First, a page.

This paper shows that in 2020 the introduction of the so-called 'living wage' (NMLW) will cost retailers 3.26 bn per year in extra pay, national insurance and pensions. It will increase inflation by 1.1% per year to 2020, cut jobs and hours in the sector by 42,000 FTE and lead to a further 6,274 stores closing in the period 2016-2020.

Why Not Talk About These Topics Before Announcing them?

Although welcome, the Government's announcement via a Budget Statement that low-income workers would get a state-sponsored pay rise demonstrates once again what is wrong with the way the British political class takes its decisions. Very little detail has been published so far (and it starts in only seven months). This major change in policy concerning the regulation of wages would have benefitted from widespread prior discussion with interest groups, employers, trades unions, the Low Pay Commission, the Living Wage Foundation and academics to consider the policy framework, timing, the annual increases, and which workers should be covered before the decisions were announced by the Government. In fact it was not even discussed with the Low Pay Commission (the quango that sets the minimum wage): they were simply informed the day before the announcement.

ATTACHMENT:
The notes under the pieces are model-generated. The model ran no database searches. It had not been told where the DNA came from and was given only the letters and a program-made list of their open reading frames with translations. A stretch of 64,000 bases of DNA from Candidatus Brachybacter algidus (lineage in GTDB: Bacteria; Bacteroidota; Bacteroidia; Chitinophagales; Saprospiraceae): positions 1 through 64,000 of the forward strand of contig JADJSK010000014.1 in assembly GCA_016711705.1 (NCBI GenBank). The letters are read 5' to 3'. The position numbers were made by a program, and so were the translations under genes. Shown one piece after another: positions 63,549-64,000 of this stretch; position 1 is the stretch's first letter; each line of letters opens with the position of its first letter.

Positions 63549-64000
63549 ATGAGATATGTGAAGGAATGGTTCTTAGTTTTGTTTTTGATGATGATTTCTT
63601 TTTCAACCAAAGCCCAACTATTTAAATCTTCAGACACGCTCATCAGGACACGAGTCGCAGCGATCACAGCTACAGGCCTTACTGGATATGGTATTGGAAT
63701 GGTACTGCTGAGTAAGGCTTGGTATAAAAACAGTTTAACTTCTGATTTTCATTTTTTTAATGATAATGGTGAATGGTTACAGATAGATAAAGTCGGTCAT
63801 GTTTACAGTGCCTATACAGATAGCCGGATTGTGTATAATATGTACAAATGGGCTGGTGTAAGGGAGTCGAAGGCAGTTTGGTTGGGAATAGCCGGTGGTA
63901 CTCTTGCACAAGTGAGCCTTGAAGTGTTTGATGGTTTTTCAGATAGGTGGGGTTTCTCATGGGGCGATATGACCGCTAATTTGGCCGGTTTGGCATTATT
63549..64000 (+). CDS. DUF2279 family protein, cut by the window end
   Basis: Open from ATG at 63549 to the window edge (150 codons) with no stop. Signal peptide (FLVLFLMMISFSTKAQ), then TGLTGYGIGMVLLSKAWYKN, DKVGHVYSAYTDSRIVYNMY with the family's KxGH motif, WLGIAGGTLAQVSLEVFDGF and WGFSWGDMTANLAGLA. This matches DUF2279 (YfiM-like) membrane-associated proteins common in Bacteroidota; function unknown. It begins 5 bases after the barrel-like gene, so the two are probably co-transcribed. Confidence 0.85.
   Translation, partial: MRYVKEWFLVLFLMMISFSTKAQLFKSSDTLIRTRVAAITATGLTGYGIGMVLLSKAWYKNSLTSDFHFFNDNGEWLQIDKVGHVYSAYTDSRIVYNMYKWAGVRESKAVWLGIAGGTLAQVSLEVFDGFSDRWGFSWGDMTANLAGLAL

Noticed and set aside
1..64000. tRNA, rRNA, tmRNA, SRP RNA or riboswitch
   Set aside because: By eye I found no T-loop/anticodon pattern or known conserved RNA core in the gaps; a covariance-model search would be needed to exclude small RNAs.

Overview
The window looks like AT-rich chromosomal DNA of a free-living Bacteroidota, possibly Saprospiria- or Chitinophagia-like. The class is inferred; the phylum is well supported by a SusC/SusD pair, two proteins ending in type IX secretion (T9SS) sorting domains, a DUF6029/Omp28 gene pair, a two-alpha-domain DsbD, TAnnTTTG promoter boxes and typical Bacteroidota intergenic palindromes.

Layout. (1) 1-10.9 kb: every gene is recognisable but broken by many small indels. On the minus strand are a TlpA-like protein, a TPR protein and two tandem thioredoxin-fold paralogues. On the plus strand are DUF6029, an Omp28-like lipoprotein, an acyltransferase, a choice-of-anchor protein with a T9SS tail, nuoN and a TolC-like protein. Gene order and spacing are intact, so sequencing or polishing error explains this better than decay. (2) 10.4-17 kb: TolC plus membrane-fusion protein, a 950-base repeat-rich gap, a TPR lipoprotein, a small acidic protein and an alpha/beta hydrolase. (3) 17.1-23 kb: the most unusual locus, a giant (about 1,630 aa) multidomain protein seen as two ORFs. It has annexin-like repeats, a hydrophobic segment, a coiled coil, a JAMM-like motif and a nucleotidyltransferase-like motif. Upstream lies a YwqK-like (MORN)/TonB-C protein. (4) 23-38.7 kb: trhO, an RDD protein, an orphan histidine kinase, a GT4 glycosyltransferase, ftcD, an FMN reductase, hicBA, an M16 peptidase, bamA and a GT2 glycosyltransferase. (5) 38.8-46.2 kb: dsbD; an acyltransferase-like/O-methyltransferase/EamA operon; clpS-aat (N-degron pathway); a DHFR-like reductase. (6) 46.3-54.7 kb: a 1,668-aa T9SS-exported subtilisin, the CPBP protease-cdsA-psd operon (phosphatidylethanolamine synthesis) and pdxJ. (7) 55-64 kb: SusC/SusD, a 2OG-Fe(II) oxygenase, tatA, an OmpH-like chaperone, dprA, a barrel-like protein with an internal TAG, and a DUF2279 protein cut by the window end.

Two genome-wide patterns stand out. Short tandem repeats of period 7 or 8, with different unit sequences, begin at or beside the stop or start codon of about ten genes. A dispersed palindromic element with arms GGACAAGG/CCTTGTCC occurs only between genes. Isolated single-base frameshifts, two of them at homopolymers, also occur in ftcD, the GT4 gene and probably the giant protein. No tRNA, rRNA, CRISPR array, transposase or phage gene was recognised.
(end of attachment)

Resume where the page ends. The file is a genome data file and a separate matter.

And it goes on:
Now you may say that a retail commentator like me should not snipe at the people who run the country. However if one reads, for example, King and Crewe's (2014) book on political blunders it becomes clear that such people are not infallible. In any event, I have taught economics and business strategy for several decades, studied PPE at Oxford and was President of the Oxford Union so I have had the same training as our political masters and therefore can comment freely.

The Rationale for the Living Wage Programme

Almost 3 million people are employed in the retail sector, many on part-time or short-term contracts earning the NMW or perhaps slightly more. However,